Thoughts about developing easy to access printable training materials.
The idea of print in this technological age seems to be a bit of a non-starter, but think about the last time you were trying to use a new program on your tablet or computer! You may like videos but it can be helpful to have a few pages of images and text to act as a reminder on how to use a particular app or software program.
When you have no WiFi and don't have mobile data to use on a network connection, once again a booklet with examples of a task can be helpful. But all the advice says that interactive materials can aid learning, so we need to be able to offer both. However, with the Churchhill Fellowship grant we are exploring paper-based ideas first as that was what was requested by several potential users.
We have been experimenting and discussing designs and content with those who have been working in COVID situations, in homes and those training others. In our previouse project we found there was a need for just-in-time learning and so we have been looking at other resources such as those provided by the Social Care Institute for Excellence (SCIE) and the Stroke Association and many other providers, but have found there are no guidelines for the types of images and symbols that best help users. Meetings with those working directly with users has helped enormously and we have built some personas based on a mix of individual experiences to help with the designs of charts and different symbols.
The points gathered regarding training content and presentation seem fairly obvious to those working in the field, but perhaps they are still worth mentioning...
- Robust and quick to view one-handed
- Can be stored in a large pocket / bag
- Easy to read and understand at any time.
- No need for battery or wifi connections.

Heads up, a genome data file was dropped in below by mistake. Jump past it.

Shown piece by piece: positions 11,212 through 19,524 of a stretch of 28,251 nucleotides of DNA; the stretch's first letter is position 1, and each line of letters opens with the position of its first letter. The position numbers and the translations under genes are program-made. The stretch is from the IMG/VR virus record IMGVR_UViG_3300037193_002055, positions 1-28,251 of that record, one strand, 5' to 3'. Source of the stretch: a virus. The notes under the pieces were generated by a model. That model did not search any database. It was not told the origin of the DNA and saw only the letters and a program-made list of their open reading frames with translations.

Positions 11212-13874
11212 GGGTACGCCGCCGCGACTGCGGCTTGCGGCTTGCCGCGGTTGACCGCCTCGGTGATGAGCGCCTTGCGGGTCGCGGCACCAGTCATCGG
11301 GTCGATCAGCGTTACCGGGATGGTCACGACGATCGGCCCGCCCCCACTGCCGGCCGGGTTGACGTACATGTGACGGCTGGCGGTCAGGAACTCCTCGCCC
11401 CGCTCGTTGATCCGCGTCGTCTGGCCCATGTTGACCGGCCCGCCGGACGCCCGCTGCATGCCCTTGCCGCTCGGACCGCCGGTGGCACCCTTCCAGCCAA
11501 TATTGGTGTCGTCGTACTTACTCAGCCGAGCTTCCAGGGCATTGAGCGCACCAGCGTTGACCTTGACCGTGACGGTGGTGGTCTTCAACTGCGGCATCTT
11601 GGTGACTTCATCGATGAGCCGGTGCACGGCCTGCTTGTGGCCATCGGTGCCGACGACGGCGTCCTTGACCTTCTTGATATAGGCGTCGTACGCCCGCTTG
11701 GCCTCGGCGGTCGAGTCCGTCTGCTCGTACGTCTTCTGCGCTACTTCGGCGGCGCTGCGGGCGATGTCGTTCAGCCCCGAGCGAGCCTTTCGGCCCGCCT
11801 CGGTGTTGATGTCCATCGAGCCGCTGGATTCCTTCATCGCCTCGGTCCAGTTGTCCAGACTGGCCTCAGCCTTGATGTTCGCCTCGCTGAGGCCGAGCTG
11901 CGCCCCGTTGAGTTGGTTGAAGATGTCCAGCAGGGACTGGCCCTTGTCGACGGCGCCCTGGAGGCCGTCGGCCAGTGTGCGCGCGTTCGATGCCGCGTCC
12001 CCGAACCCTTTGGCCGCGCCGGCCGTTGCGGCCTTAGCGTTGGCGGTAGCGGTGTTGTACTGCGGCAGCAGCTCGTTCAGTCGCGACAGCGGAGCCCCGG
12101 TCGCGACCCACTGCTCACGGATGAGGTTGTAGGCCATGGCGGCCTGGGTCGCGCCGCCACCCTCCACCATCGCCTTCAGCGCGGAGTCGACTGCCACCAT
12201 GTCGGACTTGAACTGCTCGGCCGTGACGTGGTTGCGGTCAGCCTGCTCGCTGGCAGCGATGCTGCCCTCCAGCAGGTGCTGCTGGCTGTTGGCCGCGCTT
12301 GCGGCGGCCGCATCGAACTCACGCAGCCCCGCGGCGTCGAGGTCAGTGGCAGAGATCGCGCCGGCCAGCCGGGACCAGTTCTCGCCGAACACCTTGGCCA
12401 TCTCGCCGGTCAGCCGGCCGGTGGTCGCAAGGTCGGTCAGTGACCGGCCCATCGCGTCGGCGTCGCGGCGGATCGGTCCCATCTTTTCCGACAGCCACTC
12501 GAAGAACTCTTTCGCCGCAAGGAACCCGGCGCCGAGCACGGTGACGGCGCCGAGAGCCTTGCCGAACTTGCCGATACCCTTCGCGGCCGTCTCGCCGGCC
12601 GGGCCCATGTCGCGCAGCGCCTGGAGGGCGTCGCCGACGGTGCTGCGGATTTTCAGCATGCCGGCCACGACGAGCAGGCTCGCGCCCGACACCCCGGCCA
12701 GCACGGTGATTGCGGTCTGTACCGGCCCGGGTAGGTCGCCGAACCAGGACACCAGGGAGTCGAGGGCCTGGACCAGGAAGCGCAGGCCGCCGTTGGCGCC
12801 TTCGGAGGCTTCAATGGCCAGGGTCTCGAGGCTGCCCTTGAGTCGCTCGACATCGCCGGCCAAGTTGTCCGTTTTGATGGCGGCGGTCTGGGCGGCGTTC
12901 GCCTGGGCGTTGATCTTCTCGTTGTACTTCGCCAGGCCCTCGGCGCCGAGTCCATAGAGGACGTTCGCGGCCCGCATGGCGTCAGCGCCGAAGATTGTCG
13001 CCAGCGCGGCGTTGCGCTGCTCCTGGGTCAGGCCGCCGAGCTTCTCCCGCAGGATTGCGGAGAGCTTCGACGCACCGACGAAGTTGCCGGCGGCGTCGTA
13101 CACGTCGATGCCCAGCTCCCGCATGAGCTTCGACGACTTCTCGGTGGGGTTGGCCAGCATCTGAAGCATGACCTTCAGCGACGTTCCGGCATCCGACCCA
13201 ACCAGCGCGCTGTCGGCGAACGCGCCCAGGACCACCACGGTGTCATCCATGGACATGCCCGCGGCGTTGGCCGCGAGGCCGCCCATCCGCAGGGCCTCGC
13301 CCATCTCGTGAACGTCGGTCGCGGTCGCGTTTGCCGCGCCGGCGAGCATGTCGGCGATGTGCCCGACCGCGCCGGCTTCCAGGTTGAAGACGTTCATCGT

- Quick to annotate and personalise by hand.
- Provide plenty of examples and easy to understand diagrams.
- English may be a second language.
- Can be copied and laminated.
- Use known formats and common page sizes for the download versions.
It seems when working in English, presentation slides in A4 landscape mode work best for some communication boards where phrases and sentences are being modelled (pointed to) often from left to right, although it depends on the number and size of cells required.
A4 portrait mode can be good for a column of single sentences with an image on the left for information charts. An A4 flip chart style ring binder may work with a small group, using sans serif fonts size 20+ with clear headings and sample symbols and images. We have made a document for AAC Symbol Design to help creators develop their own symbols on both paper and technology.
At the moment we are trialling some PowerPoint slides that will be available in several differnt formats such as Microsoft Word, Adobe PDF and as a download file. All the images will be copyright free and the content will be offered with a Creative Commons licence, as is the case with all our resources. As soon as changes have been accepted, we will asking for more help with more piloting.